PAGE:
The extraordinary growth of California from about 1900 to 1978 shook and recast the economy of the U.S.A., and parts of the whole world. It was not done with low taxes and skimpy public services. It was in part the product of a tax structure that was Magnetic (compared with other states). California's natural advantages (a mixed bag) did not promote much growth after the 1849 Gold Rush and the Civil War, when California growth lagged badly for 20 years or more. Neither did the transcontinental rail connection, completed in 1867, promote much growth. Eventually, though, INTERNAL growth-oriented forces prevailed. California provided superior public services of many kinds: water supply, schools and free public universities, health and mental health services, transportation, parks and recreation, and others. It held down utility rates by regulation, coupled with resisting the temptation to overtax utilities.

That all required tax revenues. California had oil, but did not tax severing it, and still doesn't. Its wine industry went virtually untaxed. There was and is hardly any tax on its magnificent redwood timber, either for cutting it or letting it stand. There was no charge for using falling water for power, or withdrawing water to irrigate its deserts. Most of those are good ideas, but they are not what California did.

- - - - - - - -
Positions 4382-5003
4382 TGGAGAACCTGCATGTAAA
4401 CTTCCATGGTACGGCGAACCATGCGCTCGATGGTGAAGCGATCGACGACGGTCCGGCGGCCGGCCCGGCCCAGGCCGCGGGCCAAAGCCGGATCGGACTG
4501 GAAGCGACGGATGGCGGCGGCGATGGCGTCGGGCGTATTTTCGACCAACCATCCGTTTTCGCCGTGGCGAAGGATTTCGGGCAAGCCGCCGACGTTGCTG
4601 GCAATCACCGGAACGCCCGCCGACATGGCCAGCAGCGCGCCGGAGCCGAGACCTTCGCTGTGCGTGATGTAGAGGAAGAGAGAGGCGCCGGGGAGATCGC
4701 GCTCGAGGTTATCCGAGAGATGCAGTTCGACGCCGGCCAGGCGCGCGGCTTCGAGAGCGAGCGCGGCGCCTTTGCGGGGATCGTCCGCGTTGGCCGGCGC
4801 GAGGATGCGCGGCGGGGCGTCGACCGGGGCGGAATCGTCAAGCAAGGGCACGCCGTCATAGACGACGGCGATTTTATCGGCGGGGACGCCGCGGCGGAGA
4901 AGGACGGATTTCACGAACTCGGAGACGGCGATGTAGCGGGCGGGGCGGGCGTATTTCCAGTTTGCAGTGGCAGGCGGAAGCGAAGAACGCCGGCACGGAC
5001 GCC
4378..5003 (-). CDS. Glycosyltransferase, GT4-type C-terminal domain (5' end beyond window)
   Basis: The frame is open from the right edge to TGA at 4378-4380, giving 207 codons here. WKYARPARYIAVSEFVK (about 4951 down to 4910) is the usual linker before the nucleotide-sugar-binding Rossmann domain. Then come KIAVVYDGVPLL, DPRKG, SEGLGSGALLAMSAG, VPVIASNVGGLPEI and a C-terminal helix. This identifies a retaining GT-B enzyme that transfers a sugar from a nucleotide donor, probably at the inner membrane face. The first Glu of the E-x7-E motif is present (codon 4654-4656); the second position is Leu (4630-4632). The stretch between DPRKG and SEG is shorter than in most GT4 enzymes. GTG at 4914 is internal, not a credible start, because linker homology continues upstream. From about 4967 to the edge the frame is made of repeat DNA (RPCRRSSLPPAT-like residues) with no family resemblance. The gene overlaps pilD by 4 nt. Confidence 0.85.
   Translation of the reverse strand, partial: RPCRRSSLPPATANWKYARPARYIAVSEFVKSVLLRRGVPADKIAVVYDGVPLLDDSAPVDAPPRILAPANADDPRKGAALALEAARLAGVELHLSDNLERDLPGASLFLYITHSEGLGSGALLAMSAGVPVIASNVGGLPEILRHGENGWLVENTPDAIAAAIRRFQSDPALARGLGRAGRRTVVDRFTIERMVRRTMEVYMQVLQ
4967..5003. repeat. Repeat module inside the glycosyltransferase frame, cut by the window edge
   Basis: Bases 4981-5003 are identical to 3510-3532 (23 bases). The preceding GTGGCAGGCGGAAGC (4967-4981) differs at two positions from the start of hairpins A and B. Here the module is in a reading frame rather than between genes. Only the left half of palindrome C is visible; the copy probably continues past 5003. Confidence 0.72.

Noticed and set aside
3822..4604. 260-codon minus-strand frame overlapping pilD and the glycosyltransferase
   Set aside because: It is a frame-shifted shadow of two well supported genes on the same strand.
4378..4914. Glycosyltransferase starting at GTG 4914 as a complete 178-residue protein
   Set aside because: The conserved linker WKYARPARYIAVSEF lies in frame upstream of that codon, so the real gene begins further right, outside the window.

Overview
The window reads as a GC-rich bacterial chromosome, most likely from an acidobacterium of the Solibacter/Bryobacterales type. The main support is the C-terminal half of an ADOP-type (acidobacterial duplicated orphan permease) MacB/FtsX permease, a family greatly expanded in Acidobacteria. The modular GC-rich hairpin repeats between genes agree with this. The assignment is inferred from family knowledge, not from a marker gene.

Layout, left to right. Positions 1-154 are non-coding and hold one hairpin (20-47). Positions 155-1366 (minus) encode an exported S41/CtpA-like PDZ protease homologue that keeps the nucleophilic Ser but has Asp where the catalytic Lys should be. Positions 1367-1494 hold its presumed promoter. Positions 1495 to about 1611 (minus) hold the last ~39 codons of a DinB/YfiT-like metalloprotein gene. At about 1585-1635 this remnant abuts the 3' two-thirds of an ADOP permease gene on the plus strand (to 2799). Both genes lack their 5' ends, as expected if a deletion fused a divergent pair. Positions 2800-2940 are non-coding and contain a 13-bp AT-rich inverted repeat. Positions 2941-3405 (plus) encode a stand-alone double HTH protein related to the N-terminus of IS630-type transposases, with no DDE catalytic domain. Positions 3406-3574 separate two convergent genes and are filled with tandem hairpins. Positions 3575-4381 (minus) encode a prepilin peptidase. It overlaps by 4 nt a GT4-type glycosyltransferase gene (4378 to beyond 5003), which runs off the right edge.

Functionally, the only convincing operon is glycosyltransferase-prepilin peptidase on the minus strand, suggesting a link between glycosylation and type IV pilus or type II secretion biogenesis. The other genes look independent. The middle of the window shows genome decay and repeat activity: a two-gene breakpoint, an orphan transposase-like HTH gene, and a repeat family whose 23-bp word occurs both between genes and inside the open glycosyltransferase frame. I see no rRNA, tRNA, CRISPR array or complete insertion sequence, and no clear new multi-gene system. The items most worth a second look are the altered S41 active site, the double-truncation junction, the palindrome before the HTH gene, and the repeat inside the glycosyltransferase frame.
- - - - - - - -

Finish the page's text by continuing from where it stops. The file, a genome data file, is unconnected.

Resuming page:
Its main tax source was another kind of immobile resource: ordinary real estate. Its tax valuers focused their attention on the most immobile part of that, the land, such that by 1918, land value comprised 72% of the property tax base - and on top of that there were special assessments on land.

People and capital flooded in, for they are mobile in response to opportunities. California became the largest state, and a major or the largest producer of many things, from farm products up to the "tertiary" services of banking, finance and insurance.

C. Was this tax competition "harmful"?